In this book there is a strong sense of how good it is to be an American at this point in history, and how welcome the traveller from the U.S.A. both feels and is made to feel; the McGiverns travel in their French-bought Citroën plastered with American flags fore and aft, and seldom seem to meet with a cold shoulder. Quite a change in the ensuing fifty years!

This is a fine book, and a literary time capsule of the post-war era, before things started to go wrong for the U.S.A., politically speaking.

I suspect it may be hard to come by (I ordered mine for a rather large sum from an online rare book dealer, for the Maureen Daly connection) but if your library happens to have a copy hidden in the stacks, or if you chance upon it in a used book store, it is well worth delving into.

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Greetings, faithful blog followers. It has ocurred to me, now that this blog has become a part of my life and I feel no urge to quit on it just yet, that I should tag my posts with the year I read the books, what with a whole new year coming up and all.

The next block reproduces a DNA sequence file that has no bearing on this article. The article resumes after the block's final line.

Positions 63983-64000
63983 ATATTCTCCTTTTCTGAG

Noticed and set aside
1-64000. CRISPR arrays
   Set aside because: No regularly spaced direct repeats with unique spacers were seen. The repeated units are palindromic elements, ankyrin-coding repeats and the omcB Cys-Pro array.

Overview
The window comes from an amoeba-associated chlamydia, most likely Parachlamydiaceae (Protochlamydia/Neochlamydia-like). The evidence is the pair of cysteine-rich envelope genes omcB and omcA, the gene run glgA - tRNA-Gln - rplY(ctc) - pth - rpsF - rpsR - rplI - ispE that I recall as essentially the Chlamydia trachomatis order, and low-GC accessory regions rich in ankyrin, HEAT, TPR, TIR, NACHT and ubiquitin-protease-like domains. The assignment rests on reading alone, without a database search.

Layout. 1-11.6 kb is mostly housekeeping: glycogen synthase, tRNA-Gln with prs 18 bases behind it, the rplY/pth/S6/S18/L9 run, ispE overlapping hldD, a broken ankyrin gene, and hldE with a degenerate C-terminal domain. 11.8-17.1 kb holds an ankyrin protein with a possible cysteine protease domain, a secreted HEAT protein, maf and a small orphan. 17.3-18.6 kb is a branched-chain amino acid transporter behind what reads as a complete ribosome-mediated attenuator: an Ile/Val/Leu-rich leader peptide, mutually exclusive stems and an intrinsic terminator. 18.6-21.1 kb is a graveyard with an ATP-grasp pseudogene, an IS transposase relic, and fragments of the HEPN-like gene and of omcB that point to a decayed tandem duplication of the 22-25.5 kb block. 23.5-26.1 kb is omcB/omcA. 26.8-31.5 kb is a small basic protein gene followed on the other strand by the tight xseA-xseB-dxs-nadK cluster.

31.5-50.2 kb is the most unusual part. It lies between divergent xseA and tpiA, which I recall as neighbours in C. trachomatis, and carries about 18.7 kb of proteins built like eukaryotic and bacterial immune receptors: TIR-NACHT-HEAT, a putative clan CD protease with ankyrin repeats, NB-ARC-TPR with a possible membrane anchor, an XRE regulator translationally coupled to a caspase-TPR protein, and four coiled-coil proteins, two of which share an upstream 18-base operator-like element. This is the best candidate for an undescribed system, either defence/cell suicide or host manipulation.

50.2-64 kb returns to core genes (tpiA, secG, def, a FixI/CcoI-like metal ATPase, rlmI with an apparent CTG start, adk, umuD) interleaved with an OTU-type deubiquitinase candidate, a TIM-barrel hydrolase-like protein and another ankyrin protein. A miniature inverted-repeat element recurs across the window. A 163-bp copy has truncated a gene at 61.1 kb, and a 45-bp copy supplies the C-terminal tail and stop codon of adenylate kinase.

I’m not sure if retagging/editing posts sends them back out into the world to those of you subscribed via email, but if it does, just a heads up that you might be getting lots of duplicate posts. I think I will start at the beginning with my edits, so if these do start to come your way, just delete as the spirit moves you.

(Didn’t want anyone to think that I am hitting a super-productive streak or anything!)

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Fire and Hemlock by Diana Wynne Jones ~ 1985. This edition: Greenwillow, 2002. Hardcover. ISBN: 0-06-029885-5. 420 pages.

My rating: 9.5/10. Half point off because of the typical DWJ ending – a re-read and an explanation by the author almost mandatory. Maddening. So close to perfect!